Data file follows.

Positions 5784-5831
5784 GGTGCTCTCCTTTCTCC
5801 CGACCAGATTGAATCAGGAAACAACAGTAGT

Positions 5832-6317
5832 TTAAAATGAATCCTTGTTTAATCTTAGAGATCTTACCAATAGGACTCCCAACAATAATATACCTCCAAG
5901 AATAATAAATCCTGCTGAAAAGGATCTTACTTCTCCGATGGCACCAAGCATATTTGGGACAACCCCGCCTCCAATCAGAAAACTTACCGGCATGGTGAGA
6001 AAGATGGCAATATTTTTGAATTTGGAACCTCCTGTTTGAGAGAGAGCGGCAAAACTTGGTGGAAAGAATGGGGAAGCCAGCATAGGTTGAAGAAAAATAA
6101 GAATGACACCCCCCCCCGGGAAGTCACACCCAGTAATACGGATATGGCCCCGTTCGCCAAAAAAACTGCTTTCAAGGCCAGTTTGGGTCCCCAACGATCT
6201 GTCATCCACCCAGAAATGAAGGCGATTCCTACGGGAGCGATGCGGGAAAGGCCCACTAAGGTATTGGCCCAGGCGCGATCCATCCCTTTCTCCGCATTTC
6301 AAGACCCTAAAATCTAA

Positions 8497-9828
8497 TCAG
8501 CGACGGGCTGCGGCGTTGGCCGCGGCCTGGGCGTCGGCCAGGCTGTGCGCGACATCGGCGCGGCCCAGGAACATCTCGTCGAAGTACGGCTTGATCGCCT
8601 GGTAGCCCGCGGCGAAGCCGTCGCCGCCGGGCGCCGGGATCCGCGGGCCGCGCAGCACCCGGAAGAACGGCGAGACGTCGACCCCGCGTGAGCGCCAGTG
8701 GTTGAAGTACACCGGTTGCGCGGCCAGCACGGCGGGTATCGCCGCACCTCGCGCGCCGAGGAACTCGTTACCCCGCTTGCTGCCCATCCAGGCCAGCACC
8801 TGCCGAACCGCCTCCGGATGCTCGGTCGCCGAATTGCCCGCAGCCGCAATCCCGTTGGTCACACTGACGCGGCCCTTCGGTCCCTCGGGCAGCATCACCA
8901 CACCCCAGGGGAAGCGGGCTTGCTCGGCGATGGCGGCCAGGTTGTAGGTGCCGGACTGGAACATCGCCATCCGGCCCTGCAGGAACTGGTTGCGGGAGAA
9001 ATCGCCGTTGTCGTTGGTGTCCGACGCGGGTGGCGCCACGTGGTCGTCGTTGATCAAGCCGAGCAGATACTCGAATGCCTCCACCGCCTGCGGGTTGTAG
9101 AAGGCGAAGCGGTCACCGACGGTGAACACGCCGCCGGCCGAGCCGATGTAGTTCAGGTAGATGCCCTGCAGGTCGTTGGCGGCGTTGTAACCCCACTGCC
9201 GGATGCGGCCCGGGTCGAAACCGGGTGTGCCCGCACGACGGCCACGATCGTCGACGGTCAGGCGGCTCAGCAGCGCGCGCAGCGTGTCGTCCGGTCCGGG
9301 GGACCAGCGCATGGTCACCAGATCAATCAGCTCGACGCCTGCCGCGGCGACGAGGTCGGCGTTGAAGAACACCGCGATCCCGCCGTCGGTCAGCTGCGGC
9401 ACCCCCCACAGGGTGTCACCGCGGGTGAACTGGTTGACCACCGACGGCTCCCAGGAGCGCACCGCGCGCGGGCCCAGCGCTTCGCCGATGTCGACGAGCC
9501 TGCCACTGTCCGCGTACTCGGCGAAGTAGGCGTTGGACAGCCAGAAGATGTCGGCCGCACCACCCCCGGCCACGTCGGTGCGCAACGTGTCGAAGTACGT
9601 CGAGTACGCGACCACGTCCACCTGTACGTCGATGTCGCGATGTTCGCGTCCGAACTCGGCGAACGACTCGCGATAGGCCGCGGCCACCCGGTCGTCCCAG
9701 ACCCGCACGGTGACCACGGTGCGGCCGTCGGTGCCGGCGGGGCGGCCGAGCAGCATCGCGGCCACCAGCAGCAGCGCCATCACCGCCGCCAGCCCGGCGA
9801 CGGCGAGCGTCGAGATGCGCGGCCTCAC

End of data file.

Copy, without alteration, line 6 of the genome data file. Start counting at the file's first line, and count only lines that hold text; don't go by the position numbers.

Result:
5901 AATAATAAATCCTGCTGAAAAGGATCTTACTTCTCCGATGGCACCAAGCATATTTGGGACAACCCCGCCTCCAATCAGAAAACTTACCGGCATGGTGAGA